Originally published in 1981, perceptual organization had been synonymous with Gestalt psychology, and Gestalt psychology had fallen into disrepute. In the heyday of Behaviorism, the few cognitive psychologists of the time pursued Gestalt phenomena. But in 1981, Cognitive Psychology was married to Information Processing. (Some would say that it was a marriage of convenience.) After the wedding, Cognitive Psychology had come to look like a theoretically wrinkled Behaviorism; very few of the mainstream topics of Cognitive Psychology made explicit contact with Gestalt phenomena. In the background, Cognition's first love – Gestalt – was pining to regain favor.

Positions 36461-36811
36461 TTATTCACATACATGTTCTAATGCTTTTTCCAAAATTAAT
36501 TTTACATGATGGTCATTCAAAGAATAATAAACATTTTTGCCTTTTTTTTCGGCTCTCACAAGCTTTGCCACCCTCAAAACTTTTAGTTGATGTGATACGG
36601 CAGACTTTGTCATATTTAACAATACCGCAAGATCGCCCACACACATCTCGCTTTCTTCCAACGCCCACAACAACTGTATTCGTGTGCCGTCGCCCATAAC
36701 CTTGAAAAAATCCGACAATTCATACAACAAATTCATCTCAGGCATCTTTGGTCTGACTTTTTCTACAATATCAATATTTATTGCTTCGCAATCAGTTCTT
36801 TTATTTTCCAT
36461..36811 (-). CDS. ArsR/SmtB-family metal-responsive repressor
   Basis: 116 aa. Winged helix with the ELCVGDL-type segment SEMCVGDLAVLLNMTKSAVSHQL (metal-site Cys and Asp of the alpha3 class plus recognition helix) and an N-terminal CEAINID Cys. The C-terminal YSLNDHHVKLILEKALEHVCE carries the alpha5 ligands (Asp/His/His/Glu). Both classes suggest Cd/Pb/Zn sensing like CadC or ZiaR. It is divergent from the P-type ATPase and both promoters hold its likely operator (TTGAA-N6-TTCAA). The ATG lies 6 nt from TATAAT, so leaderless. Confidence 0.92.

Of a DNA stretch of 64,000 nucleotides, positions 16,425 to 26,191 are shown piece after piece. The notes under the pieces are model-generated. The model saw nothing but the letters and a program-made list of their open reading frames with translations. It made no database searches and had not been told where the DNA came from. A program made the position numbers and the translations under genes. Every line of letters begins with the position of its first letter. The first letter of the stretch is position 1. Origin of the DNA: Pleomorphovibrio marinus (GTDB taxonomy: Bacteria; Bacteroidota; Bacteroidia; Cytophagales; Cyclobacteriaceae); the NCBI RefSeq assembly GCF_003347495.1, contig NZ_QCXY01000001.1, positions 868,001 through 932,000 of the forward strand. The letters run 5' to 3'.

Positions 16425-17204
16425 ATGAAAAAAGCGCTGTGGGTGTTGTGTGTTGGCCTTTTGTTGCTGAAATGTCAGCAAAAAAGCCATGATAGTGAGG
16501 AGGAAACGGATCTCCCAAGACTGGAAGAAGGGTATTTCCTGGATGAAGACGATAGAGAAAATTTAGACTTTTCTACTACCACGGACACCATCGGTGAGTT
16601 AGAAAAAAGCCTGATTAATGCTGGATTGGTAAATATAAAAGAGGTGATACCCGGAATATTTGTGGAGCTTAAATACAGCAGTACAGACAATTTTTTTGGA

The cognitive psychologists' desire for a phenomenological and intellectual interaction with Gestalt psychology did not manifest itself in their publications, but it did surface often enough at the Psychonomic Society meeting in 1976 for them to remark upon it in one of their conversations.
This book, then, is the product of the editors’ curiosity about the status of ideas at the time, first proposed by Gestalt psychologists. For two days in November 1977, they held an exhilarating symposium that was attended by some 20 people, not all of whom are represented in this volume. At the end of our symposium it was agreed that they would try, in contributions to this volume, to convey the speculative and metatheoretical ground of their research in addition to the solid data and carefully wrought theories that are the figure of their research.